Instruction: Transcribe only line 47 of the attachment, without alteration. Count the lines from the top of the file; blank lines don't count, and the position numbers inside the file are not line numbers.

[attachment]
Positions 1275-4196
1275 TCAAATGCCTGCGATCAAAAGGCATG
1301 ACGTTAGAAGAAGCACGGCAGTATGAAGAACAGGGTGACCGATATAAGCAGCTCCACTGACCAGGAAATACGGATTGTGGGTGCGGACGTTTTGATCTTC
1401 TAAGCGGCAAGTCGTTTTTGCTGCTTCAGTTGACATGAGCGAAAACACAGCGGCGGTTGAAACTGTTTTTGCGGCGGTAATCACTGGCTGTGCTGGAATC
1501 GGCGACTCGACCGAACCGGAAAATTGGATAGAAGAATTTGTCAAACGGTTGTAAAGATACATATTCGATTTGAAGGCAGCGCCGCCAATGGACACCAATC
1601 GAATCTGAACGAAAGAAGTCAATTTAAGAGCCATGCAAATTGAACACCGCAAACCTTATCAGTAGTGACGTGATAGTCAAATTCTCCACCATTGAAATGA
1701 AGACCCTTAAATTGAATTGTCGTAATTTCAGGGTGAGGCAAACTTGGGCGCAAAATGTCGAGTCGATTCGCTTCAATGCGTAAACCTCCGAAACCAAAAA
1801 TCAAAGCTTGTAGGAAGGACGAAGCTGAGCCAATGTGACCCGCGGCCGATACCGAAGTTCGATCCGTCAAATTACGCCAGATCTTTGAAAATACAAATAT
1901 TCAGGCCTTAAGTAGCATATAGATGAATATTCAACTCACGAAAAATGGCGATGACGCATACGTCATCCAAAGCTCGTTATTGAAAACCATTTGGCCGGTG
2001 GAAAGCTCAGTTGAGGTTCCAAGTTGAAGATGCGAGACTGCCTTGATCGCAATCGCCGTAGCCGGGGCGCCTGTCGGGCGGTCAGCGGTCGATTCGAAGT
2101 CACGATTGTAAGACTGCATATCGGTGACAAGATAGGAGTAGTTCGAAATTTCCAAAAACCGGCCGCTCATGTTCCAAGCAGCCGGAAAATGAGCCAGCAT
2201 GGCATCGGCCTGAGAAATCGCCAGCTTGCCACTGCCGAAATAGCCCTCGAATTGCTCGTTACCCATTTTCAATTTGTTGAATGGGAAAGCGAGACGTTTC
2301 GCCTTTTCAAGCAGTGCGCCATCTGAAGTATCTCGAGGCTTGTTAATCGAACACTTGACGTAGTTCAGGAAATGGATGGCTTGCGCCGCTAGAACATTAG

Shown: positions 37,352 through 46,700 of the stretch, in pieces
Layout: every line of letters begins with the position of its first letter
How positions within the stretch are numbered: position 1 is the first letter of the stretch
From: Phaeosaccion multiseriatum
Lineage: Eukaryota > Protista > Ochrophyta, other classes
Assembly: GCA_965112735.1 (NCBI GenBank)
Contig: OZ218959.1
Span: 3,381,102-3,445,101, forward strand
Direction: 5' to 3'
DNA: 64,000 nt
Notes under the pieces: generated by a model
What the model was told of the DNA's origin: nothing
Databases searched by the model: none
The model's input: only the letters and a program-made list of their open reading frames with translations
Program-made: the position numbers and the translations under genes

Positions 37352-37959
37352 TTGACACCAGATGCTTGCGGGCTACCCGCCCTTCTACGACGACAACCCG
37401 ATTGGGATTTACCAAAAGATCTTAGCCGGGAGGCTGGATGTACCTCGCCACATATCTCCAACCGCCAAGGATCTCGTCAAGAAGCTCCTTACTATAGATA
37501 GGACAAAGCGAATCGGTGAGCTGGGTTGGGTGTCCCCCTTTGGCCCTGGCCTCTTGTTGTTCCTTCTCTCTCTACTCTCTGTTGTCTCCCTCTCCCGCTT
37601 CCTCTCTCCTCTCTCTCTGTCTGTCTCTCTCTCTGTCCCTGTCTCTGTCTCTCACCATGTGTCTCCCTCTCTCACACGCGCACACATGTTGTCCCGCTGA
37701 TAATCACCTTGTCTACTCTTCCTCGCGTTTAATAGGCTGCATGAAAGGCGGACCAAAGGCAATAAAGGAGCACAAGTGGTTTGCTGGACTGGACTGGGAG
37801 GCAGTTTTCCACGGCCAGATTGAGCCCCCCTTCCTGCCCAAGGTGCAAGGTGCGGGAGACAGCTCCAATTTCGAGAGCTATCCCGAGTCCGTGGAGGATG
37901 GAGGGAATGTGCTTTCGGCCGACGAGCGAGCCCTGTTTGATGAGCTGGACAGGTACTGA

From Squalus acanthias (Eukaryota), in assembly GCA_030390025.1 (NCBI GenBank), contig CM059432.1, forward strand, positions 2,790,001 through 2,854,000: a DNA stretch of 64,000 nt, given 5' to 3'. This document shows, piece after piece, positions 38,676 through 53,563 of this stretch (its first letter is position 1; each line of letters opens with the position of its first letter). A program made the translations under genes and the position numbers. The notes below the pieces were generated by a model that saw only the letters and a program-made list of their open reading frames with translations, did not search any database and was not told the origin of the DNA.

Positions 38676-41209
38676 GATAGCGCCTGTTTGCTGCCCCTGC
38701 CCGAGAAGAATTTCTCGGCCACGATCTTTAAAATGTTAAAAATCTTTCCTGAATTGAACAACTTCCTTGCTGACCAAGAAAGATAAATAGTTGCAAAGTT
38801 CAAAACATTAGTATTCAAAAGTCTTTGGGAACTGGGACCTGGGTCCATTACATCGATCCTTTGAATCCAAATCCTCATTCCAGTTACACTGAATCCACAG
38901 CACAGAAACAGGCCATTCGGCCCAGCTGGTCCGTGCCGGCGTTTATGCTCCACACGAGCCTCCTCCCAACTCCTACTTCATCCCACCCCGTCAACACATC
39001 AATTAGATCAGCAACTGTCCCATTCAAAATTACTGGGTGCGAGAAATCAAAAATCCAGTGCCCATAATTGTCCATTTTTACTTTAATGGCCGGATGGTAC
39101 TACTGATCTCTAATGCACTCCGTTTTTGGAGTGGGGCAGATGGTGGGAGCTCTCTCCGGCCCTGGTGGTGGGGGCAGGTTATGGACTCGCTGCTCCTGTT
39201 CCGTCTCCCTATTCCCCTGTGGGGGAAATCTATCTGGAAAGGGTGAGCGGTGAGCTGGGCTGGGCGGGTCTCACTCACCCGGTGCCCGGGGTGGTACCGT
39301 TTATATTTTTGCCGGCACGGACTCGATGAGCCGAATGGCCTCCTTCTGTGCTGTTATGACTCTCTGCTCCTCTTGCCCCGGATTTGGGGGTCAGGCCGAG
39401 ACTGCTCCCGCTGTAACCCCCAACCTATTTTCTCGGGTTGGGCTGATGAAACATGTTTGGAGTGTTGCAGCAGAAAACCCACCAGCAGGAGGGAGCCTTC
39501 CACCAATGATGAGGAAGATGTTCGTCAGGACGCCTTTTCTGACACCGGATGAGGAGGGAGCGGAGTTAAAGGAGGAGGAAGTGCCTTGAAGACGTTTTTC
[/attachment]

39401 ACTGCTCCCGCTGTAACCCCCAACCTATTTTCTCGGGTTGGGCTGATGAAACATGTTTGGAGTGTTGCAGCAGAAAACCCACCAGCAGGAGGGAGCCTTC